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Come and hear from some of the leading minds in science today. Massey University Auckland scientists take you into the fascinating world of scientific discoveries.
All lectures start at 7pm followed by drinks and nibbles.
Dr Heather Hendrickson
28 February 2017
The World Health Organization has called antibiotic resistance a serious global public health threat. Scientists and politicians alike have declared that we are bound for a “post-antibiotic era”, where minor scratches or common procedures like childbirth may lead to death.
Antibiotic resistance is the outcome of the ways that we have used these precious drugs since their discovery. This has also come about because of the unique ways that bacteria (the good and the bad) are able to evolve. Come and learn about what is being done to understand how antibiotic resistance evolves in bacteria, what we can do to preserve antibiotics and the strategies that scientists are coming up with in order to fight dangerous bacterial infections in the future.
Professor Joachim Brand
28 March 2017
Predicted a century ago by Albert Einstein's theory of general relativity, gravitational waves were observed last year for the first time. This discovery not only serves as another verification of Einstein's theory but it also ushered in a new era for Astronomy.
This lecture will explain how the detection of gravitational waves resembles listening more than seeing and how the merging of two black holes was 'heard', a discovery that most likely could never have been made with conventional telescopes. We will also look at amazing technology of laser interferometry that made their detection possible and the development of quantum technologies that will make future detectors even more sensitive.
Professor Shane Telfer
26 April 2017
Porous materials have fascinated humankind since the Greeks discovered zeolites: stones that could give off water. Of late, a new class of porous crystals has been discovered. Known as metal-organic frameworks, they have beautiful architectures that can be tuned at the molecular dimension.
The structures and applications of these materials is only limited by the imagination. Can they be used to sequester CO2 directly from air? Is the targeted delivery of bioactive payloads in the human body possible? Find out what we know, and what we hope to find out, about these fascinating materials.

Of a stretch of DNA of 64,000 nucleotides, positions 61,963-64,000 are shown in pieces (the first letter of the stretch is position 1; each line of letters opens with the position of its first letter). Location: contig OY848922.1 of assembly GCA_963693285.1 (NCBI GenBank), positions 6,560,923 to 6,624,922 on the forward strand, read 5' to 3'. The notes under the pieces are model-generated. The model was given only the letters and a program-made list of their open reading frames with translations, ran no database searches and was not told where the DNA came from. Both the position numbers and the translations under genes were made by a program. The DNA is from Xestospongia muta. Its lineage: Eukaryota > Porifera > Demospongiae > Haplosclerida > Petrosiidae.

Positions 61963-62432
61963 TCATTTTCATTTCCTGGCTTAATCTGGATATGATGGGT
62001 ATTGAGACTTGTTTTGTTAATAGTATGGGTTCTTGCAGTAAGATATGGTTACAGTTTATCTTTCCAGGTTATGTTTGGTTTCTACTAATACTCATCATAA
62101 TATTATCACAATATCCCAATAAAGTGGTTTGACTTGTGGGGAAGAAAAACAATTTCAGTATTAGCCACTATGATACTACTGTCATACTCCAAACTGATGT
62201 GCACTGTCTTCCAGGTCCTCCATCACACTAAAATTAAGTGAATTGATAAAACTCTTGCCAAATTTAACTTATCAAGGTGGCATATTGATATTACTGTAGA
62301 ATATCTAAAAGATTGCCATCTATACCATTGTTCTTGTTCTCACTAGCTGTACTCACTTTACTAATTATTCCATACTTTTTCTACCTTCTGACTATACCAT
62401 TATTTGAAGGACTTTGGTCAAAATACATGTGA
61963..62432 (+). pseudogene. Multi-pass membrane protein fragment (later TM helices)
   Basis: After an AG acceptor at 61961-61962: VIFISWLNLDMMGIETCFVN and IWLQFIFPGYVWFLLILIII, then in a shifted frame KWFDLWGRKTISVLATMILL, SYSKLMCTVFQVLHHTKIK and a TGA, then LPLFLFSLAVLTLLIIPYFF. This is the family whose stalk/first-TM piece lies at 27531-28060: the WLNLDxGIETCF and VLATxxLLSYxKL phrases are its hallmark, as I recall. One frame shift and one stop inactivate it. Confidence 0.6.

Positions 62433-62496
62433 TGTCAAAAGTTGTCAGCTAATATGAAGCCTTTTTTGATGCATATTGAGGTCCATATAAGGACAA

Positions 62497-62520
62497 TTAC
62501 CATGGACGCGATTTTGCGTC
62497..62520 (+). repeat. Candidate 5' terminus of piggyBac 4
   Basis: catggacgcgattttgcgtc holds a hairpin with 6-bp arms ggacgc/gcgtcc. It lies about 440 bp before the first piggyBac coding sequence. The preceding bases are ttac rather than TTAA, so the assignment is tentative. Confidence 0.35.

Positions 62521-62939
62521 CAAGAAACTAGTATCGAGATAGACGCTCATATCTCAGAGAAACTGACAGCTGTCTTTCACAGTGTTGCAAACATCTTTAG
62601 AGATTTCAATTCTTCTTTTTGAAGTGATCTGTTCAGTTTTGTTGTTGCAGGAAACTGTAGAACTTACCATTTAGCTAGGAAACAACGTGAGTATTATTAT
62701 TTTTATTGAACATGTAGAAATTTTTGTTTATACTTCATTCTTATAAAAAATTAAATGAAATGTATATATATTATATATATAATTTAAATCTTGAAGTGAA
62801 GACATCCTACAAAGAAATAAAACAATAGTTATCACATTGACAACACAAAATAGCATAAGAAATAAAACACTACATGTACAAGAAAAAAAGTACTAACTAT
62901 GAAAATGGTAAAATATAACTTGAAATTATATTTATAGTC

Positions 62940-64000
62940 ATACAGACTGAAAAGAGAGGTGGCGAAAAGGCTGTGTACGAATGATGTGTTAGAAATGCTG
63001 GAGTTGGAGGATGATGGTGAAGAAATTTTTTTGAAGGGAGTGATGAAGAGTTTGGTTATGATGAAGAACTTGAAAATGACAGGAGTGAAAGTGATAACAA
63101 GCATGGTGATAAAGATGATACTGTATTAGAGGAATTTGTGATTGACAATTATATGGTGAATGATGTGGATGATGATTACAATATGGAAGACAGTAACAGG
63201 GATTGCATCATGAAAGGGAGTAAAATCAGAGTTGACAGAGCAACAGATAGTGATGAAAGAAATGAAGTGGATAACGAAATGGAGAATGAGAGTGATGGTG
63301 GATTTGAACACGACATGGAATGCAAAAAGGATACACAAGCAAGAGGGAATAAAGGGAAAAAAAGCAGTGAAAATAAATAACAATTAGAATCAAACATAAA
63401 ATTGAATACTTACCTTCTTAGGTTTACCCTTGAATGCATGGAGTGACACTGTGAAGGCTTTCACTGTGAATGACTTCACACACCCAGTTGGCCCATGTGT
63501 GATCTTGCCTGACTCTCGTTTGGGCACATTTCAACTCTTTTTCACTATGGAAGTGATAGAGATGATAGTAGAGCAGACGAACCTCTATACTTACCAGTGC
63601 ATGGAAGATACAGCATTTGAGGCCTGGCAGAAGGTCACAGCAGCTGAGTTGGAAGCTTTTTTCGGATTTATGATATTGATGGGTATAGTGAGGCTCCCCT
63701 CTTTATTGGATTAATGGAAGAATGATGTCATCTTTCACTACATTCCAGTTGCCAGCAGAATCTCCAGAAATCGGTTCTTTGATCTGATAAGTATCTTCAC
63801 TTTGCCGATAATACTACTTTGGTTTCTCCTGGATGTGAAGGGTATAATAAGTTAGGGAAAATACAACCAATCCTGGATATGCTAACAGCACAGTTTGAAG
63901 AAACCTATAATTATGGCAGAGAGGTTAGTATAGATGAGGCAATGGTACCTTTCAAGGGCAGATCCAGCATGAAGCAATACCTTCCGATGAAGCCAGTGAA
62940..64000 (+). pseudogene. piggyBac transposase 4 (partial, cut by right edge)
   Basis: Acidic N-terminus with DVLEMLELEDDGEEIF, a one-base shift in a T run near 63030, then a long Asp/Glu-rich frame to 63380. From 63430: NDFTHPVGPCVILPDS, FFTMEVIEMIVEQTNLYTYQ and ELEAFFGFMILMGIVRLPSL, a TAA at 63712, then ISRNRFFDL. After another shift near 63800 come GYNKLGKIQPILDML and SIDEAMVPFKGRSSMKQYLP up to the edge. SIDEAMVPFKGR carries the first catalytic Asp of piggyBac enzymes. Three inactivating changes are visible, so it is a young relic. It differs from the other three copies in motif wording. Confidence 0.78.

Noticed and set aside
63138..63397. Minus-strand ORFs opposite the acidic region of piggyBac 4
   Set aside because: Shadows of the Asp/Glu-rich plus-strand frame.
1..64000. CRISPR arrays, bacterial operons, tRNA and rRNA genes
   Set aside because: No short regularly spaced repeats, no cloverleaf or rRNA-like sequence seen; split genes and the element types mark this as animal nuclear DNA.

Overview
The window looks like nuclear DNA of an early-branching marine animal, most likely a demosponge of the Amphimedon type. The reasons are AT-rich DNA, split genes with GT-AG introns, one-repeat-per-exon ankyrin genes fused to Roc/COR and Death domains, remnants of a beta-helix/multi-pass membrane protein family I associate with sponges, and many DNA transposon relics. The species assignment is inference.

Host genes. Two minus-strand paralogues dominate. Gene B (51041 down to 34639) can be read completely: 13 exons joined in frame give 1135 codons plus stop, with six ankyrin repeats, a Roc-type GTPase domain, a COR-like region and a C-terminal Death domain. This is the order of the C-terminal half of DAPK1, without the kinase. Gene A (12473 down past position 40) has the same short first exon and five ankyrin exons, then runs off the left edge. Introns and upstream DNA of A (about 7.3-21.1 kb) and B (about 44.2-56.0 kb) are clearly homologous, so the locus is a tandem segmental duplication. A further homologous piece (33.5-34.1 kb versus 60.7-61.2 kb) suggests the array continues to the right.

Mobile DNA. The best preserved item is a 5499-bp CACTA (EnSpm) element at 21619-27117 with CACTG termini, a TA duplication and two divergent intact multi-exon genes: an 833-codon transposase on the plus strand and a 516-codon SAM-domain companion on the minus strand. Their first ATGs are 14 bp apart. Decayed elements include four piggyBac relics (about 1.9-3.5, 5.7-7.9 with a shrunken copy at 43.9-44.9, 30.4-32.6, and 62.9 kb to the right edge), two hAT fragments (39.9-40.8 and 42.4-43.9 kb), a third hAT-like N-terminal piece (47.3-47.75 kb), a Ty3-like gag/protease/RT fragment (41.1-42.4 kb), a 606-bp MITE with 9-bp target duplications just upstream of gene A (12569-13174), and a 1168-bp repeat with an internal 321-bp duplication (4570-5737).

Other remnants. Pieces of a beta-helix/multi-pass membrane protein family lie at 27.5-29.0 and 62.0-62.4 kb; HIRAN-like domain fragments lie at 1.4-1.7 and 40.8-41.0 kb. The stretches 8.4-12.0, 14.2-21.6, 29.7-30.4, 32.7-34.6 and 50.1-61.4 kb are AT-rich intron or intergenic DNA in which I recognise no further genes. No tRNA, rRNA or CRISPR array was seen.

Distinguished Professor Gaven Martin
30 May 2017
Fractals and fractal structures are ubiquitous in nature where small scale symmetries are repeated at ever larger scales or large scale symmetries repeated at ever finer detail. We can see this in snowflakes and in the Mandelbrot set.
The remarkable fractal Lorenz Butterfly (the butterfly effect) arising from simple models of weather predictions shows fractal structures naturally arising in chaotic systems.
The mathematical concept is difficult to define formally even for mathematicians, but key features can be understood with little mathematical background. We will discuss these, along with the notion of fractional dimensions (a measure of the scaling properties of an object) and emergent structures in dynamical systems.
These events are free, but please rsvp so we know numbers that will attend. All lectures are in the Sir Neil Waters Lecture Theatre, Massey Auckland campus.
We look forward to seeing you there!
Massey University offers study programmes at the undergraduate and postgraduate level, including unique degrees like the Bachelor of Natural Sciences and data science major in the Bachelor of Information Sciences and Bachelor of Science.
Massey University demands excellence in our research.We bring together world-leading experts from several disciplines to further knowledge and make a difference in New Zealand and the world.
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Last updated on Monday 20 February 2017
We are keen to hear your thoughts about this series and ideas about topics you are interested in.
Sir Neil Waters Lecture Theatre
Massey University Auckland